Often, you'll be much better off looking for an alternative to litigation. This is another area in which you can take your cue from some of the larger companies. The Travelers Cos., for example, has a reputation for being an unusually aggressive and successful legal cost cutter. Richard Marrs, senior vice-president at Travelers, estimates that his company settles about 250 claims a month through some kind of alternative dispute resolution. His conservative estimate of savings: about $1,000 per case. Several such alternatives are worth exploring:

* Arbitration is probably the alternative you're most familiar with. Either before or after a dispute arises, you and your opponent agree to submit your dispute to some neutral outsider, usually a person (or several people) with substantial expertise in the business matter at hand. You decide in advance whether the arbitrator's decision will be binding, and you and your opponent -- not law or custom -- decide the issues that the arbitrator will consider.

Arbitration tends to be informal and, for certain kinds of cases, quite efficient. In Pennsylvania's federal trial court, for example, arbitration has cut the typical waiting time to resolve a claim from 14 months to just 5, even though the court's caseload has tripled. John Ledwith, a Philadelphia lawyer, estimates that businesses that arbitrate rather than litigate can save at least 50% on legal fees.

Arbitration works best on smaller cases -- up to about $100,000 -- in which only money is at issue. A large complex case with many disputed facts can take as long and be as expensive as a lawsuit. Arbitration tends to produce compromises, so if you'd be unhappy with a compromise, arbitration may not be right for you.

* Mediation is like arbitration in that opposing sides ask a neutral outsider to help solve their problem, but by agreement, the mediator has no power to make a decision. The mediator's only role is to facilitate negotiation and recommend solutions. Mediation tends to be most useful when opponents had an amicable relationship before the current dispute and want to preserve it.

* Summary jury trial is for people who insist that a jury decide their claim. Here, typically, you do everything necessary to prepare for trial, then instead of having a full trial, you seat a panel of six people formally summoned for jury duty. Each lawyer gets a limited time -- sometimes only an hour -- to present his or her case, then the jury renders a nonbinding verdict. This "verdict" should tell you and your opponent what you can expect in an actual trial and serve as the basis for realistic settlement negotiations. Because you do all the preparation needed for trial, the savings from a summary jury trial usually aren't as great as with other alternatives.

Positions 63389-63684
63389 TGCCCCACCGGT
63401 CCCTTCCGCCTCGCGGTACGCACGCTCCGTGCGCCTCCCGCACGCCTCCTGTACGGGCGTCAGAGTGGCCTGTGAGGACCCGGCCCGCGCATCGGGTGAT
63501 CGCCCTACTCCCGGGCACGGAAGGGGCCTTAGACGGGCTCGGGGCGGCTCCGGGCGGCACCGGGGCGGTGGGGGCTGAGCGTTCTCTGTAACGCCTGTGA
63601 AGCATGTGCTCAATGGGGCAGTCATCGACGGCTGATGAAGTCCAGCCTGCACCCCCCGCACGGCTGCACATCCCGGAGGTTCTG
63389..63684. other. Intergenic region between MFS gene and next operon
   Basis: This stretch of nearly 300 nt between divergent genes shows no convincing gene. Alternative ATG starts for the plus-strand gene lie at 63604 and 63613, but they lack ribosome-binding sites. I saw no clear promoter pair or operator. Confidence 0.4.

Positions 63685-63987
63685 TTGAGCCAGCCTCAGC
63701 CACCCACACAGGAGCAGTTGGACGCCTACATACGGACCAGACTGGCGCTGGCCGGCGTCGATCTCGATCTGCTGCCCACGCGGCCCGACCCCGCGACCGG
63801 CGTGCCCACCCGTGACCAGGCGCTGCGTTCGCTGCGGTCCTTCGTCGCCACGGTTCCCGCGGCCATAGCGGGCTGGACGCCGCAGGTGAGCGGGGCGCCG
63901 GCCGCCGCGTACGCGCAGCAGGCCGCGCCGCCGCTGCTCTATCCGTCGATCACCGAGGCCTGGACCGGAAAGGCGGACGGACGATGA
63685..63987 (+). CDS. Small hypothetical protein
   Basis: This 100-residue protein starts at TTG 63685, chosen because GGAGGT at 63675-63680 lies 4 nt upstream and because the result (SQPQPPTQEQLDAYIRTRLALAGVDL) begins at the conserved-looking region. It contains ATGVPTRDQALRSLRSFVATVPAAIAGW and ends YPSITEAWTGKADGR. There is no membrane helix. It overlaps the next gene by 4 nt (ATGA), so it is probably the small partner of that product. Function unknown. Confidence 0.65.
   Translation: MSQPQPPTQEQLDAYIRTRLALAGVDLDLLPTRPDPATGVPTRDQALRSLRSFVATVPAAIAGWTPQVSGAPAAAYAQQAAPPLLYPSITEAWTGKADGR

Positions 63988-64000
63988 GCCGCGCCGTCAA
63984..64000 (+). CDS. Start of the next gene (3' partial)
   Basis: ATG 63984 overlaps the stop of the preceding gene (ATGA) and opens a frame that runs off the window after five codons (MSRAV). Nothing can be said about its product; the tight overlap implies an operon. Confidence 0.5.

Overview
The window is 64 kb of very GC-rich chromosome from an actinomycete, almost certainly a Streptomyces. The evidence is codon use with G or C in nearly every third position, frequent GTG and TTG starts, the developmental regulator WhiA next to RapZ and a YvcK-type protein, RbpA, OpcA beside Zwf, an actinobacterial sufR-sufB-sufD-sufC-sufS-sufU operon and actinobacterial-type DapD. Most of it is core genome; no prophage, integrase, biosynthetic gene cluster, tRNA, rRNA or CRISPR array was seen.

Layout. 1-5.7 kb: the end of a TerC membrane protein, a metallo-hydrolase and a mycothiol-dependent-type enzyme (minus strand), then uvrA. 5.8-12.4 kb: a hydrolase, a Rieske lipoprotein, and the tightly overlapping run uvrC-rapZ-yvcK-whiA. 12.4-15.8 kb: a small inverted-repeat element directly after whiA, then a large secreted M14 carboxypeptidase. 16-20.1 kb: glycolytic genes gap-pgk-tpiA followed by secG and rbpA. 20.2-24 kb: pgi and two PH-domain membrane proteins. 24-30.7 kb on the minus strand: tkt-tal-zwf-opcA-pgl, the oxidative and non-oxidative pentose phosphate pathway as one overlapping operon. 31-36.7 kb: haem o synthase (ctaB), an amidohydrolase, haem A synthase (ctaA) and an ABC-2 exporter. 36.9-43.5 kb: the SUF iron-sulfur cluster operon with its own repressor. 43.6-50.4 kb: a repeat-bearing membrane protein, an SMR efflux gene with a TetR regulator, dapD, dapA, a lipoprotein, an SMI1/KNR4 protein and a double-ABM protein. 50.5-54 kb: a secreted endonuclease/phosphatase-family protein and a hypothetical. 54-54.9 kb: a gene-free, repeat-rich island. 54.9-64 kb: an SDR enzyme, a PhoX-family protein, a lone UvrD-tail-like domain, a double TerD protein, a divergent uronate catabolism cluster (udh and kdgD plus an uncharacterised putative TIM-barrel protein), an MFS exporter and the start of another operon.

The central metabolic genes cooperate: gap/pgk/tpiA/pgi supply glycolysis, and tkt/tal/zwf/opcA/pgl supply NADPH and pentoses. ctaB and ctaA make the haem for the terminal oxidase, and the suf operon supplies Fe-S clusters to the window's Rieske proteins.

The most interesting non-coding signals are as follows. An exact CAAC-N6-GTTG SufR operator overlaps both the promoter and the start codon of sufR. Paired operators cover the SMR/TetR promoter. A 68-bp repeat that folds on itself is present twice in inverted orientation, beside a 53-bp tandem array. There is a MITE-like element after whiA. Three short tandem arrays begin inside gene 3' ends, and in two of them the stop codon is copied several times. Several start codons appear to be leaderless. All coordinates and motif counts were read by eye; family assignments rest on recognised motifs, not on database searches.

* Mini-trials mix elements of the summary jury trial and arbitration, but like mediation, rely on the business executives involved to reach a settlement. In the typical mini-trial, opponents agree on some kind of limited access to each other's facts. When this is complete, lawyers for each side make short presentations of their cases. Then the representatives of each side meet to discuss and settle the matter.

You can adapt any of these methods to your own situation. You may agree to mediation that lasts two weeks, followed by binding arbitration if you can't reach a decision. Many private organizations are available to help people solve their business disputes without going to court. The American Arbitration Association, for instance, for a $100 registration fee, will advise you which type of alternative dispute resolution would be best for you.

The key to success in any form of alternative dispute resolution is likely to be a real desire to settle your differences. When this feeling is mutual, disputes can be resolved with disarming simplicity. One such experience, described in The National Law Journal, involved Federal Judge Robert R. Merhige Jr. of Virginia. He had on his docket a multimillion-dollar case, and the trial was expected to last six to eight weeks. Before the trial, Merhige invited the two opponents to his house. He reminded them how expensive the trial would be and that they were fighting over a business decision that they could make better than any jury. Merhige left the room and closed the door. About 45 minutes later, the two executives came out and told him that settling the case would be impossible.

"For you to tell me that it's impossible really frightens me," said Judge Merhige, "because I didn't think anything was impossible for American businessmen. I didn't think people got to be executive vice-presidents by having 'impossible' in their vocabularies." The two men looked at each other and went back into the room. Fifteen minutes later they'd reached a settlement.



In "How to Control Legal Costs" (The Law, April) we incorrectly stated that "The New York State Bar Journal once recommended that lawyers charge their clients 50? a page for photocopies, when the cost was probably less than a dime." The suggestion was made by J. N. DeMeo in an article published in the Journal, but the view expressed was Mr. DeMeo's, not that of the New York State Bar Journal.